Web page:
Biden Admin Targets a New Household Appliance

In the following months, the Biden Administration could implement regulations on gas-powered residential furnaces, making it more difficult for consumers to buy models that do not comply with the administration’s greenhouse gas emissions goals.

The Department of Energy (DOE) proposed new restrictions in June 2022 that would likely reduce customers’ freedom of choice, raise prices, and have a minimal impact on greenhouse gas emissions.

Over 50% of all American homes use gas furnaces for space heating, and the agency may soon complete the rules governing these appliances.

Rules affecting dozens more appliances, like pool pumps, battery chargers, ceiling fans, and dehumidifiers, are being moved forward by the Biden Administration per the current federal Unified Agenda, a government-wide, semiannual set of regulations that agencies plan to submit or finalize within the next 12 months.

Manufacturers would be prohibited from selling furnaces that don’t convert at least 95% of fuel into heat within the next six years under the proposed restrictions, which would be in effect beginning in 2029. 

A home furnace’s minimum acceptable annual fuel utilization efficiency (AFUE) is now 80%.

Due to the strict AFUE requirements, non-condensing gas furnaces, which are less efficient but less expensive, would predominantly be removed from the market. However, consumers who opt to upgrade to condensing furnaces from non-condensing models after the legislation goes into effect would face high installation expenses.

Secretary of Energy Jennifer Granholm stated that the proposed revisions are part of the Biden Administration’s effort to save consumers money by upgrading energy requirements for various carbon-emitting appliances, such as home furnaces.

Granholm also noted that American families would benefit from these efficiency measures, including cleaner air, more advanced technology, and lower energy costs.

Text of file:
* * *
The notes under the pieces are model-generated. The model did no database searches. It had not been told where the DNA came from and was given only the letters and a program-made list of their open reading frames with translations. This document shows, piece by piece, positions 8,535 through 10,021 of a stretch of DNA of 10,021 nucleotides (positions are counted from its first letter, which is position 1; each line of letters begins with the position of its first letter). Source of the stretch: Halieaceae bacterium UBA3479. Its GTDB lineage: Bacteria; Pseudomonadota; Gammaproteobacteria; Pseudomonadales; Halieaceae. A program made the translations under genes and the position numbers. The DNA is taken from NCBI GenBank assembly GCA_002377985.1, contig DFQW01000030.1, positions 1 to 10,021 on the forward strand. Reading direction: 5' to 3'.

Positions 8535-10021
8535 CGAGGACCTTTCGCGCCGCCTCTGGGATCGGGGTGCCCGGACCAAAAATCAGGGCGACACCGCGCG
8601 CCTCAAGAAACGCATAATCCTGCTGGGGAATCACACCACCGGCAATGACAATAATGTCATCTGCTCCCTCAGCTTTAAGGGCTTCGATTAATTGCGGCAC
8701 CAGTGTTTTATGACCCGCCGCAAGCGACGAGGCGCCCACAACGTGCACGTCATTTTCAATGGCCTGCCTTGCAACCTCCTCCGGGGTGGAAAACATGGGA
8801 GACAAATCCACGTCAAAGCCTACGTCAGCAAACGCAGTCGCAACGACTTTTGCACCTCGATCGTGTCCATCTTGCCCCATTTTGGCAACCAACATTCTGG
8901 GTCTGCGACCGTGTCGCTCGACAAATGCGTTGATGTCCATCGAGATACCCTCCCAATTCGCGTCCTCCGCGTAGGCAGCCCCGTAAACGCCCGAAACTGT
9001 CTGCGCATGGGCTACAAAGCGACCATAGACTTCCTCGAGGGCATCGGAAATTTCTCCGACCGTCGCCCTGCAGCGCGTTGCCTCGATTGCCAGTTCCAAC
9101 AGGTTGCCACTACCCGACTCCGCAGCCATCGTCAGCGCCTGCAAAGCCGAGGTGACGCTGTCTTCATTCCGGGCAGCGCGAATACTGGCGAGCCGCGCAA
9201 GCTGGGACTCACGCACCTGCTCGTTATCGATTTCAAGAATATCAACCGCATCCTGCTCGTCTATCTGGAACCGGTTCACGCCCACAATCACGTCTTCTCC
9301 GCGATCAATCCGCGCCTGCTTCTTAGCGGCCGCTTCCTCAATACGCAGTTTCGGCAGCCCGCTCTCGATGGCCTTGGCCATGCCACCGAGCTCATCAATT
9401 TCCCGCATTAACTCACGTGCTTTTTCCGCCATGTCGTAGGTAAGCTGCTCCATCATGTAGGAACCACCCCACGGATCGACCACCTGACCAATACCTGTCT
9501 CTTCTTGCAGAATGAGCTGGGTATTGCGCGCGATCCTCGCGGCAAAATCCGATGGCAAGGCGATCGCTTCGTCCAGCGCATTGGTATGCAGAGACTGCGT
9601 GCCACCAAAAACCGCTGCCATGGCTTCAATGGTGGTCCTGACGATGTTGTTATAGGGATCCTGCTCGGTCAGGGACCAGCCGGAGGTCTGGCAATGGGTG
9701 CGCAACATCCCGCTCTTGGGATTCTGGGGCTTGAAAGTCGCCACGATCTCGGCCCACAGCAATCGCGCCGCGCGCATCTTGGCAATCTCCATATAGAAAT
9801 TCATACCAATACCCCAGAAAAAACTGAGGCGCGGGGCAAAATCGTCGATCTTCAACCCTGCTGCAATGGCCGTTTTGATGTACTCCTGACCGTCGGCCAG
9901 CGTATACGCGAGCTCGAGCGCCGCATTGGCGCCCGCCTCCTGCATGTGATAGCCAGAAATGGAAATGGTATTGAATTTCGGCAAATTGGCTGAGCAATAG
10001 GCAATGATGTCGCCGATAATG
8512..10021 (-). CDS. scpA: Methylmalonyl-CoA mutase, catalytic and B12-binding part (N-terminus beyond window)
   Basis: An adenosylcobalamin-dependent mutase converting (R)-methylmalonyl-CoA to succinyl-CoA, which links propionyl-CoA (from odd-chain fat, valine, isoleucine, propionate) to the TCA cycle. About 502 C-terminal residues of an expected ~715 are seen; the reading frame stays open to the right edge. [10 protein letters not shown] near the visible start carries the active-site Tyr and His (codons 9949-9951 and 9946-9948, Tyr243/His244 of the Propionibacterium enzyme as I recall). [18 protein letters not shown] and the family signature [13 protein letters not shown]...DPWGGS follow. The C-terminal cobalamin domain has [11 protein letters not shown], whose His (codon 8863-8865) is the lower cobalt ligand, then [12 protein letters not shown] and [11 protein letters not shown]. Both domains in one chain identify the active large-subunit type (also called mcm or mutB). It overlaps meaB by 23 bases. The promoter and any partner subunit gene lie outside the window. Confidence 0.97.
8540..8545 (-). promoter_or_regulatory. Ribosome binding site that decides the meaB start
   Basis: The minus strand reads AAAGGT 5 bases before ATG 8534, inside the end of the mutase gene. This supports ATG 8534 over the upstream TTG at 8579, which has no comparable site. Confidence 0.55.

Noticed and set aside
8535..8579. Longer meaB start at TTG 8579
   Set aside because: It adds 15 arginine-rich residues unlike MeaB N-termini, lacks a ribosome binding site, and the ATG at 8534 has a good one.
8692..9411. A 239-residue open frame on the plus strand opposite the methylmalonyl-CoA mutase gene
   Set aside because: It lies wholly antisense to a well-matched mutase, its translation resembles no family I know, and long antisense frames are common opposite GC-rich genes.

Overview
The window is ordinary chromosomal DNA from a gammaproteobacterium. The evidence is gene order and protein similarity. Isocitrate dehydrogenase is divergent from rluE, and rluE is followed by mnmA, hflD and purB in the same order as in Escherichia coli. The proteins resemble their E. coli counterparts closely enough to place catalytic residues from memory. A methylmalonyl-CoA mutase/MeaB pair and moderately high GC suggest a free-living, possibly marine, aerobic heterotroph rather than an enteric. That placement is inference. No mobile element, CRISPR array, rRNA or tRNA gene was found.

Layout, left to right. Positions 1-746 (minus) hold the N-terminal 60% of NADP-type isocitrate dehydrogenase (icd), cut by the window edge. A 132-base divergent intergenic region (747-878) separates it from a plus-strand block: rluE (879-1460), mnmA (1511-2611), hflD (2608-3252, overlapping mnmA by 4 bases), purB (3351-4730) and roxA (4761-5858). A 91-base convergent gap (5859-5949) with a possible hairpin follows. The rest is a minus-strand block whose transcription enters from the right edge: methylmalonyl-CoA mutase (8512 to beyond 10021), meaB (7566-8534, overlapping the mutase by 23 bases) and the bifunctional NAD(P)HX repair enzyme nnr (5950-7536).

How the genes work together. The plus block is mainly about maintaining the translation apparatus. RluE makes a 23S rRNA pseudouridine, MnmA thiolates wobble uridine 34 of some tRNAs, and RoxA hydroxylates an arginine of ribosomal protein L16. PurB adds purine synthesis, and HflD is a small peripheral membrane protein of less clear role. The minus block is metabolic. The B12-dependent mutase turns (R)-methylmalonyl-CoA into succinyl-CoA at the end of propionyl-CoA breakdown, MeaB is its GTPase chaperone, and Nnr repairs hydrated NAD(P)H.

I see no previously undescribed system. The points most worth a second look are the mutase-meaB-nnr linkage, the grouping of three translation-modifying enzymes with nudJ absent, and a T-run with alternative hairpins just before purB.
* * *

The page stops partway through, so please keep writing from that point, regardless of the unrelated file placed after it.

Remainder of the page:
Controversy Over Gas Appliances

While the gas appliance argument rages on, environmentalists have proposed several solutions to speed up the process of decreasing greenhouse gas emissions, including electrification, restricting natural gas hookups, and introducing stringent energy efficiency standards.

Experts testified before the House Committee on Oversight and Accountability on May 24 about the issues with the government’s gas stove tests, with some suggesting that the Department of Energy’s forthcoming appliance regulations may be unconstitutional.

At the hearing, American Gas Association’s Chief Regulatory Counsel for Energy, Matthew Agen, testified that consumers would save a measly $1.51 per year on gas cooktops based on the DOE’s estimate.

Agen further claimed that the regulation might make gas cooktops unavailable on the market, violating the Energy Policy and Conservation Act (EPCA). Agen also contended that the Biden Administration was prejudiced against gas stoves in favor of electric ones.

According to Agen, high-input rate burners are often found in gas cooktops. Still, the results have been skewed because testers utilized varying water volumes.

According to Agen, the DOE is also attempting to restrict access to gas appliances in other ways outside the Proposed Cooking Products Rule. The Department of Energy (DOE) is considering new regulations that exclude natural gas furnaces from the market and raise consumer prices.

Kenny Stein, Vice President for Policy at the Institute for Energy Research, testified at the same hearing and argued that the DOE had broken the EPCA by misrepresenting their findings and failing to demonstrate that their proposed regulation on gas stoves would result in significant energy savings.

House Divided

It is reported that Republicans in the House are using efforts to control the administrative state by regulating appliances as a scapegoat.

Committee Chair Tom Cole (R-Okla.) made this point during a hearing on the rules of procedure on June 5. Cole argued that the Constitution clarifies that Congress is responsible for making laws.

Rep. Mary Gay Scanlon (D-Pa.) disagreed, saying that Republican efforts to roll back the Biden Administration’s appliance regulations, among other things, show that the Republican majority once again puts the right-wing culture wars ahead of the needs of the American people.

Two of the four measures brought before the committee dealt with gas appliance rules.

By law, the Consumer Product Safety Commission cannot ban or significantly increase the price of gas stoves, thanks to the Gas Stove Protection and Freedom Act. The Department of Energy has proposed an energy efficiency rule for gas stoves. However, the Save Our Stoves Act would prevent the law from being implemented.

New York’s gas stove ban was enacted in the state budget passed in May. However, in April, the Ninth Circuit attempted to reject a similar restriction on gas stoves in new buildings in Berkeley, California, saying the choice should be left to the federal government.

The Department of Energy did not immediately respond to the request for comment.